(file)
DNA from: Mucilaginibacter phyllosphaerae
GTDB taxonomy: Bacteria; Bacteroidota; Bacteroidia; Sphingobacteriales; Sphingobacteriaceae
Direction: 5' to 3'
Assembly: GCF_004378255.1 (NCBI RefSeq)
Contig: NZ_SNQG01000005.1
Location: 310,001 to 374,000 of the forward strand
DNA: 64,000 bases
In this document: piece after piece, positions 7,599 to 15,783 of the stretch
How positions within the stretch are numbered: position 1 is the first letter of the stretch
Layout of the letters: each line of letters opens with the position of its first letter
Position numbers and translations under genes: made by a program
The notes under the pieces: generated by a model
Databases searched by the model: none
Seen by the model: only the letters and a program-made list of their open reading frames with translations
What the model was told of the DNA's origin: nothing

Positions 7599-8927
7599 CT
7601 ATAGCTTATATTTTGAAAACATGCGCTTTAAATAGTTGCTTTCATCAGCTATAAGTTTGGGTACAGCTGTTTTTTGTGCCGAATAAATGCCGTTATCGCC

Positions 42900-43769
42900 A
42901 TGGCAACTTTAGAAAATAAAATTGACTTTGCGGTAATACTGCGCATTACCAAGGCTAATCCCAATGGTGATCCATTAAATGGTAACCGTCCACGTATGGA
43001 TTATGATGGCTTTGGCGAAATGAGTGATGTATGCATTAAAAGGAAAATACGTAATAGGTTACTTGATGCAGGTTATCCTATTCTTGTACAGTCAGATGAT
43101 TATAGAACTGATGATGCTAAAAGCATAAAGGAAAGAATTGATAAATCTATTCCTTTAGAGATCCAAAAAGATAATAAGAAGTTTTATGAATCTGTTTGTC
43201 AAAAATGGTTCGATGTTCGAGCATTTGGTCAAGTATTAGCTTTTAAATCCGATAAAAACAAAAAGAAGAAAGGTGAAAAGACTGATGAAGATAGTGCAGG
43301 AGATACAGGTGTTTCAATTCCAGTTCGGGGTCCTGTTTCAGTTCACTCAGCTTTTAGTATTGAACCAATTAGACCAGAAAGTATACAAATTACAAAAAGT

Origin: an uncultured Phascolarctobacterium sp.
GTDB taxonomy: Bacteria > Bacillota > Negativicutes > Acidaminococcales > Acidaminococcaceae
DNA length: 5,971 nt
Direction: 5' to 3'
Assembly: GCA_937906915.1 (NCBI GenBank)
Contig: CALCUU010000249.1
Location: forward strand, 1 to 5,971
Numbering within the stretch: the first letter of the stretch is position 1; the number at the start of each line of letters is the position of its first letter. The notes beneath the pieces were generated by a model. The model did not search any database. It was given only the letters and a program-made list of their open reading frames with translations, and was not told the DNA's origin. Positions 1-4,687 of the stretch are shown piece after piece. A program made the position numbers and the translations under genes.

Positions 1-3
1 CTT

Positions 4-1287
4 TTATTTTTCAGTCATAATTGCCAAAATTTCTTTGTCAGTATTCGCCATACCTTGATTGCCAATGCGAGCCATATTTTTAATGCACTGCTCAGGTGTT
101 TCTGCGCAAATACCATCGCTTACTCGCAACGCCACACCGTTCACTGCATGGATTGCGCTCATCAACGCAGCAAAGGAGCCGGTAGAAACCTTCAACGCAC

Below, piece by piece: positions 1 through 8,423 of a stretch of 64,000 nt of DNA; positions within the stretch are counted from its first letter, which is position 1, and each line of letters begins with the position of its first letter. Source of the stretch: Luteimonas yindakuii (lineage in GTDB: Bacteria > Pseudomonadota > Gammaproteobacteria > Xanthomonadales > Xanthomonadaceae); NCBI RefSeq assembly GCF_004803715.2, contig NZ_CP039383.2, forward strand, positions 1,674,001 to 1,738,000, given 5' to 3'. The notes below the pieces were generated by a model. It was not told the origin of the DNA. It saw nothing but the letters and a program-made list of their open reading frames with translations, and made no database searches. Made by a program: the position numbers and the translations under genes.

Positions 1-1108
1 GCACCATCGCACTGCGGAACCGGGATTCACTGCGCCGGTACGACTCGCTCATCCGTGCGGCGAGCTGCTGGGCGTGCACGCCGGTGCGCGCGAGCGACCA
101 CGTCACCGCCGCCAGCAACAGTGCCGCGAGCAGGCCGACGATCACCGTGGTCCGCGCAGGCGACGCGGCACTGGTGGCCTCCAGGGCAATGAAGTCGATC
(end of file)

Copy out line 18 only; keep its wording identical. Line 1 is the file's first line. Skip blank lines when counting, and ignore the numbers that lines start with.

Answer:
7601 ATAGCTTATATTTTGAAAACATGCGCTTTAAATAGTTGCTTTCATCAGCTATAAGTTTGGGTACAGCTGTTTTTTGTGCCGAATAAATGCCGTTATCGCC